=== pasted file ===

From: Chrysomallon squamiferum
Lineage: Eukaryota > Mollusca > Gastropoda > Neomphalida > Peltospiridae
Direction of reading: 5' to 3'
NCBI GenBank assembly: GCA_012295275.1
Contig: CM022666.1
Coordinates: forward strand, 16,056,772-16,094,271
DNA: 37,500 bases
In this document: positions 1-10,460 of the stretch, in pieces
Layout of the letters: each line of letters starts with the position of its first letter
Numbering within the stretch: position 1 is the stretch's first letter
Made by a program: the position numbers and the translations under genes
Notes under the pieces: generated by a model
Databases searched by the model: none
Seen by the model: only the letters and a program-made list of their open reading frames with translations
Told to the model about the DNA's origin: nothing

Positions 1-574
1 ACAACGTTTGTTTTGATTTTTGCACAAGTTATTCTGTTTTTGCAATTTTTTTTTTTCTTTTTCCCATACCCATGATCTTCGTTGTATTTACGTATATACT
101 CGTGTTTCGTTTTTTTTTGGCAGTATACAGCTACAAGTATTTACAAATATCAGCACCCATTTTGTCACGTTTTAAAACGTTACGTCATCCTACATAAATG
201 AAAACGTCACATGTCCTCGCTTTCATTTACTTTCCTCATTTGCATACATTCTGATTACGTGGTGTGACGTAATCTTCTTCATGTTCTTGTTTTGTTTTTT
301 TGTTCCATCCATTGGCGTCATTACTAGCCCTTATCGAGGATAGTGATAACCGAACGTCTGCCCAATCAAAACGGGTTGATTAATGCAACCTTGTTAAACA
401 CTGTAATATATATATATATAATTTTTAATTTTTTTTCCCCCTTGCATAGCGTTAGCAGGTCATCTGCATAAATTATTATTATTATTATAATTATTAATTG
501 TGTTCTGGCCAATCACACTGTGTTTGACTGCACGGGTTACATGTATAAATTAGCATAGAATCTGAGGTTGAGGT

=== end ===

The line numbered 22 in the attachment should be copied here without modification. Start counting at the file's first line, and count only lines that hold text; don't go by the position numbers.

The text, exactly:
501 TGTTCTGGCCAATCACACTGTGTTTGACTGCACGGGTTACATGTATAAATTAGCATAGAATCTGAGGTTGAGGT